While in Mali, travelling with a friend and without the bike, we spent three days walking along the Bandiagara escarpment in Dogon country.
It really is best to go with a guide. Mamadou, our guide, was a wealth of information and without him, much of what we saw would have been interesting but fairly meaningless. Especially the Dama, a masquerade that essentially leads the souls of the departed to their final resting places through a series of ritual dances and rites. This event, held annually, honors the elders that have died since the last Dama.
The Dama we saw was in the village of Djiguibombo, which has 735 inhabitants from 3 different sects. The procession led down into the surrounding fields where a sacrifice (chicken) was made after which they return and continue a dance in the centre of the village. During the ceremony there is plenty of millet beer consumed!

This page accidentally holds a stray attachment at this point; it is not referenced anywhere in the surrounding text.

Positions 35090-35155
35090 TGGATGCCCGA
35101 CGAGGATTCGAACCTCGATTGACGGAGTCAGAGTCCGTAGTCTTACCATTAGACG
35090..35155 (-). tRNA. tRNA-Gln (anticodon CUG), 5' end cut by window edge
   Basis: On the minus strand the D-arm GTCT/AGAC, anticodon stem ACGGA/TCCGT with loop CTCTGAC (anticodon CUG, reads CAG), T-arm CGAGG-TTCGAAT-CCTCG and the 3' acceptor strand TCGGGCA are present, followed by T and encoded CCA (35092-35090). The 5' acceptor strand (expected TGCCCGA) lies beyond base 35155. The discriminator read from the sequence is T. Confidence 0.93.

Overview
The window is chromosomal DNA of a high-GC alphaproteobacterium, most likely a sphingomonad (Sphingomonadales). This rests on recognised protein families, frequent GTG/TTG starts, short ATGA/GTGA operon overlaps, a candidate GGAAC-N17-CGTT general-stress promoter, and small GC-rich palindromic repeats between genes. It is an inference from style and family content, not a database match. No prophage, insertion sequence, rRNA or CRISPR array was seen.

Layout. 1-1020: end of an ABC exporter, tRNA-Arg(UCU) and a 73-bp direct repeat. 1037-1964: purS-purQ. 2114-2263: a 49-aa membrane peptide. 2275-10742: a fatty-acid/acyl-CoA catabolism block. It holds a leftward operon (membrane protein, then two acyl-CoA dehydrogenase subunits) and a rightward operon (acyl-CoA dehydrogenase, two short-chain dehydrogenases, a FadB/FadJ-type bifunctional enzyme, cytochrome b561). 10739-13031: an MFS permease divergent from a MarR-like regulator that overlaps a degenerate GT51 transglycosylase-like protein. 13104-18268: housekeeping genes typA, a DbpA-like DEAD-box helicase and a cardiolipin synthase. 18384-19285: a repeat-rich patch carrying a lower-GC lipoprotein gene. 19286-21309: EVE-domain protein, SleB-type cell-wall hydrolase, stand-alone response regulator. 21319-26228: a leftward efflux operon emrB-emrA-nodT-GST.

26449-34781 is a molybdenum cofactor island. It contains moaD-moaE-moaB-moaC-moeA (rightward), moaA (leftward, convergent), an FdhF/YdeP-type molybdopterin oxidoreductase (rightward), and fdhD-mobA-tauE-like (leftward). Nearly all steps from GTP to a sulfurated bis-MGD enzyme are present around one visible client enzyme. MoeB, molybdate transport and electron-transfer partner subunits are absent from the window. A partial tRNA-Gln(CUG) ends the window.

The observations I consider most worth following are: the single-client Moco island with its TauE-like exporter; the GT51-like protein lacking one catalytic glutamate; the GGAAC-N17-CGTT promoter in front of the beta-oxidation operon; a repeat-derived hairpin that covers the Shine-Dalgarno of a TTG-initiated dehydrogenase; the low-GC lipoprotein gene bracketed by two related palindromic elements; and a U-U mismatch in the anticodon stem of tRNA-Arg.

The masks worn all have significance. For example, the Kanaga mask, a kind of double cross, signifies where sky and earth meet (the lower L-shaped ends point to earth and the upper ones to heaven). The Sirige mask, the tall slender one, is a smaller version of that held at the Sigi festival, which is held only once every sixty years (next one 2027). It is said to embody nyama, the life-force of Lebe, the first ancestor to die, reincarnated as a snake, and signifies the collective life-force of nature and the ancestors. The Saku masks embody the dangers of the bush in contrast to human society, and generally ran around the village using their long sticks to beat back villagers who were encroaching on the dance area. These masks were traditionally made of torn bark, but the ones we saw looked more like dyed wool.
If you are interested, you can see more photos taken in Dogon country on my blog:
Dogon Country, Mali